Currently at Waddington’s Auction House on King Street East, “A Selling Exhibition of Contemporary Asian Art” is on view. The exhibition is Waddington’s first ever selling exhibition of contemporary Asian art, a milestone in itself.
Waddington’s Contemporary Asian Department is a new division of the auction house, which was launched in December 2013. The department is headed by Janfer Chung, a specialist in Contemporary Asian Art who has worked with top contemporary art galleries in Hong Kong and China.
Chung and Anthony Wu, Waddington’s Asian Art specialist, have both acknowledged a growing interest in Contemporary Asian Art which speaks to the the relevance of the show. In their own words, “interest in Contemporary Asian Art has exploded, [which can be seen in the] exponential growth in the [art] market.”
If you haven’t heard of Waddingtons, it prides itself as “Canada’s most diversified provider of auction and appraisal services.” Along with it’s Asian Art Department, Waddington’s has a broad spectrum of divisions including Canadian, Inuit, Asian, International and Contemporary art, along with Decorative Arts and Jewelry.
According to Stephen Ranger, the head of Waddington’s, they “are committed to introducing a broad spectrum of art to our community — works by these artists have been exhibited in major public exhibitions and collections around the world — it was time to bring them to our gallery.” Ranger describes exhibiting artist, Takashi Murakami, as a “massive star in the pop-culture world”, identified as the next Andy Warhol who has curated alongside pop-culture icon, Pharrell Williams.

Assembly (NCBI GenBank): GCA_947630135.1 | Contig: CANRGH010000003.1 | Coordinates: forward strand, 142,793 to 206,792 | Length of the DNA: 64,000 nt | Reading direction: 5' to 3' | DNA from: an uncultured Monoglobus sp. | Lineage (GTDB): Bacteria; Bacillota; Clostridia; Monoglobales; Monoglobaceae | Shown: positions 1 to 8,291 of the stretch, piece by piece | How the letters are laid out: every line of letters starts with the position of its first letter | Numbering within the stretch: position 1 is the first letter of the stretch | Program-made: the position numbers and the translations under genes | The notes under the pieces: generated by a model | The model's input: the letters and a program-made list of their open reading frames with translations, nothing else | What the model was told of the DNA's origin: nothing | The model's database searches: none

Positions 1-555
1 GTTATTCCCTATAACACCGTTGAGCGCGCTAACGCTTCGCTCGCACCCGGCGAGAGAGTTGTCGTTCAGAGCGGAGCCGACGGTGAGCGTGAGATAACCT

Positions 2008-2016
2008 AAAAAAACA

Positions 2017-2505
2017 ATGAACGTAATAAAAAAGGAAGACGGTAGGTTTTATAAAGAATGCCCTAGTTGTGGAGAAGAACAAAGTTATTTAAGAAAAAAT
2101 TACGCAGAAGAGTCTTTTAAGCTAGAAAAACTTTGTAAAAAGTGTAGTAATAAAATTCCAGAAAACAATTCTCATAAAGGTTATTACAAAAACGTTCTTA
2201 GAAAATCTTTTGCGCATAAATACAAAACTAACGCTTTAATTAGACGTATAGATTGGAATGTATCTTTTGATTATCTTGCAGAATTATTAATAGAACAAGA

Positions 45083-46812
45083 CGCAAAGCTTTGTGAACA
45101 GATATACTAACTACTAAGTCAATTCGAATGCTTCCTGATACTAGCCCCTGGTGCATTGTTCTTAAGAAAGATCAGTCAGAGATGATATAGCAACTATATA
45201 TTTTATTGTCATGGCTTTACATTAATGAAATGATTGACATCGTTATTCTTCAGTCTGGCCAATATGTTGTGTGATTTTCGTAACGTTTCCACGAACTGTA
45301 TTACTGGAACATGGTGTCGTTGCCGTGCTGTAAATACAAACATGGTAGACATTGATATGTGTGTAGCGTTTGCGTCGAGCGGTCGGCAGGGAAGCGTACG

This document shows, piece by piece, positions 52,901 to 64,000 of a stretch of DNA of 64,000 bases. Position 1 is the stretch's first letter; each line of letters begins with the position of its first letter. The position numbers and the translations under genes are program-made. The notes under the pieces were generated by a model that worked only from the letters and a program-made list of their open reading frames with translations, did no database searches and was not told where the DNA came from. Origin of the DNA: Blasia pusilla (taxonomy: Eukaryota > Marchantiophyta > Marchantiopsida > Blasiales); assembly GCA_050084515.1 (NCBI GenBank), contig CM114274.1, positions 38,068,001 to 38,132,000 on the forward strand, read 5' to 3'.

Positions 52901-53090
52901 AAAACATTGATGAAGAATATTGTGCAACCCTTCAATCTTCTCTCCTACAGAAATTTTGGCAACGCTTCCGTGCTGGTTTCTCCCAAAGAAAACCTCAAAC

If you haven’t heard of Murakami, the name may ring a bell. This is because one of his works (which he collaborated with Williams) is on show at the Design Exchange, in their exhibition “This Is Not a Toy.” In Waddington’s exhibition, 21 lithographs by Murakami are on sale, ranging around approximately $2,000.
It’s always fun to look at the price tags of the works exhibited at an auction. Murakami’s works were a small price in comparison to Koji Enokura’s “Untitled”, being sold at $35,000. Enokura gained international acclaim as one of the major influential players in the Japanese modern art movement. He is known for his highly conceptual works, like “Untitled”, which explores issues of physical space.
Another big name in the exhibition is Nobuo Sekine, who is a member of the Mono-ha, “a collective of Tokyo based artists who emerged during the late 1960’s during the period of transition between minimalism and Land Art.” The collective’s goal was to explore the interrelationship between natural and the man-made landscapes, specifically focusing on issues of space and perception.
If you’ve been to the MoMA in New York, you may recall Tomio Miki’s aluminum alloy human ear sculptures. Two of these iconic sculptures were on show. Miki emerged from the Anti-Art movement in the early 1960’s, that rejected prior definitions of art, and questioned the idea of “what is art?”. Through this, he solidified himself as a significant artist of the modern Japanese period.
Along with these major players in the art industry, the exhibition included works by Ayako Rokkaku, Tatsuya Matsushita, Mashashi Nishizono, Wu Junyong, Zhang Yuanfung, Ju Ting, Liu Lin, William Ho, and Chen Minghui.
You can view the all works online at AsianArt.Waddingtons.ca The exhibition will close on Sunday, May 11th. Gallery hours are 9am-5pm on weekdays, and 12pm-5pm on weekends.